Funds will also vary in the extent to which they follow an index. Some funds will aim to stick close to their benchmark index – usually the MSCI World index. This tends to leave them with a high weighting in the US, which is over 50% of the MSCI World market capitalisation. Others will be more ‘unconstrained’, and have the flexibility to move away from benchmark weightings.
Over the past five years, the average fund in the Global sector has grown by 77.7% (to 12th February) and in the investment trust Global Smaller Companies sector by 917.4%. This compares to average growth from the Global Equity Income sector of 81.3%, and from the UK All Companies sector of 113%.
By far the best performing funds over the past one, three and five years have been those with a smaller companies bias, such as the Invesco Perpetual Global Smaller Companies fund or the Schroder Global Smaller Companies fund, though these funds will tend to suffer disproportionately when markets are trending lower. The top performing funds have also tended to have a concentrated, stock-picking approach, such as Rathbone Global Opportunities or Henderson Global Growth. The other top performers have been those focused on specific top-performing themes, such as global consumer funds, which have benefited from the rise in emerging market consumption.
The weakest funds have tended to be those focused on the resources sector, which have suffered from the slump in commodities markets. Those that have been highly exposed to emerging markets have also suffered.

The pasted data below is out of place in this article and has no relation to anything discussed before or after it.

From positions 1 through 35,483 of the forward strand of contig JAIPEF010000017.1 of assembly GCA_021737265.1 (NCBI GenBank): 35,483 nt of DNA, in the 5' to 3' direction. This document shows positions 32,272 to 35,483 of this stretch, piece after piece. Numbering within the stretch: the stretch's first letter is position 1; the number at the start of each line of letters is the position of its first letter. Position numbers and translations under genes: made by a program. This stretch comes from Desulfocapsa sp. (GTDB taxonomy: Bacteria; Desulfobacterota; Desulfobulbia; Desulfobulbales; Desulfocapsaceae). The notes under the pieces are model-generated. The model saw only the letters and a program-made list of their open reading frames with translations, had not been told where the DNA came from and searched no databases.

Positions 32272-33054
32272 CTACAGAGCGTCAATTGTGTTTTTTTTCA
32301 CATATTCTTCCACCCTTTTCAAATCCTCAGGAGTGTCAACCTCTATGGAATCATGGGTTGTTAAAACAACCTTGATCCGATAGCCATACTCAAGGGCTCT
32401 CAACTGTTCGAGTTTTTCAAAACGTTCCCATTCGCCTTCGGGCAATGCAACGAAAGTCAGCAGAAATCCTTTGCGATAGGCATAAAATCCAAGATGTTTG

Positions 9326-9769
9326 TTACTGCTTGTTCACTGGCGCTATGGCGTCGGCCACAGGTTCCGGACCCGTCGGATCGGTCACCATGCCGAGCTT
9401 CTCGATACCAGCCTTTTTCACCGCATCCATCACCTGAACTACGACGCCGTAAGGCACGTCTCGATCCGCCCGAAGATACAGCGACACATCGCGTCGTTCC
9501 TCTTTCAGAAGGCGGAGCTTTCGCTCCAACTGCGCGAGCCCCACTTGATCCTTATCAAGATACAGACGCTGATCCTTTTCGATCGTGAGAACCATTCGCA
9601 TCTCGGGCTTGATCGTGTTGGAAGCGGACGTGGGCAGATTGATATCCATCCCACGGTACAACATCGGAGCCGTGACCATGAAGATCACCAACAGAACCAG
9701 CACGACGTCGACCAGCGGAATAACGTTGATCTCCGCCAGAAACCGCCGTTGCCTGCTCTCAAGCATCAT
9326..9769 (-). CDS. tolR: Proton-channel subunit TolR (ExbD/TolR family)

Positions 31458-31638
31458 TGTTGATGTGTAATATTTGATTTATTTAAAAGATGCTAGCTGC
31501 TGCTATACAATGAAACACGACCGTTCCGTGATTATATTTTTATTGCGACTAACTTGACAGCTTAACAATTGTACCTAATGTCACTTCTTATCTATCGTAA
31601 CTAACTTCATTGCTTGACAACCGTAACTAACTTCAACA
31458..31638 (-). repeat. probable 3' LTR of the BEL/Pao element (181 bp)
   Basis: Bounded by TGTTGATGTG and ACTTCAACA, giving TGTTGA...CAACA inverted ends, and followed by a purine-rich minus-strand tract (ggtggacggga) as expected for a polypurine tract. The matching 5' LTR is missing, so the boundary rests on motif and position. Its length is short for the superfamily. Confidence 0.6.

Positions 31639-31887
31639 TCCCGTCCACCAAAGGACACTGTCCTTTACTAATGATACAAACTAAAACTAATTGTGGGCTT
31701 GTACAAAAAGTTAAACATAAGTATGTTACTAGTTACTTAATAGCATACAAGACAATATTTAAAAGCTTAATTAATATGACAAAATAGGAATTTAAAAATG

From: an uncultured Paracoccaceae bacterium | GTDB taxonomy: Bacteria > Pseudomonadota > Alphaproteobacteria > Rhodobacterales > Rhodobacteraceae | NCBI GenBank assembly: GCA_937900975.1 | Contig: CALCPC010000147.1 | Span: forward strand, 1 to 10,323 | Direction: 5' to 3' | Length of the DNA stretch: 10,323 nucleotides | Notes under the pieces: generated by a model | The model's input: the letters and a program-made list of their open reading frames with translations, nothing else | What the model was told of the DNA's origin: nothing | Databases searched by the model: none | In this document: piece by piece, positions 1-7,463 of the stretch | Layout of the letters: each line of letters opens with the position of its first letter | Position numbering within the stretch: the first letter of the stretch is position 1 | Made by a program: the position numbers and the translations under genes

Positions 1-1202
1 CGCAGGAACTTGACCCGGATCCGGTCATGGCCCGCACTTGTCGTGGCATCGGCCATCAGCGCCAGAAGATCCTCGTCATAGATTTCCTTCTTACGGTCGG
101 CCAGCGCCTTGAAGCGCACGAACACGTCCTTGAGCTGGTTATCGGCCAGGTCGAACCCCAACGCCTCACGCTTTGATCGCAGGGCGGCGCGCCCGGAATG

When does the sector perform well/badly?
In general, growth companies will tend to perform better in an environment of buoyant economic growth. If companies and consumers have more money in their pockets it will tend to lead to stronger revenues for companies. Conversely, growth companies will do badly at times of weaker economic growth, because it becomes more difficult to generate profits. That said, managers within the Global sector tend to perform differently at different stages of the market cycle. Natural resources- focused managers will perform well when high global economic growth is creating demand for commodities, but will slide during recessionary times. A ‘value’ approach may do well when markets are cautious, but fare less well when they are exuberant.
What sort of investor does it suit?
A global fund will suit those investors who want to look outside their domestic market, but do not want to start selecting between Europe, or the US, or emerging markets. A global fund is likely to provide some exposure to a broad range of markets and sectors, and provide a ‘one-stop shop’ for an investor’s non-UK exposure. Investors must be willing to take risks beyond those of a conventional UK fund. Global funds come with currency risk, for example, and the underlying companies held by fund managers may not be as well-known. It will suit an investor who does not need an income from their investments, and has a relatively long (3-5 year) time horizon.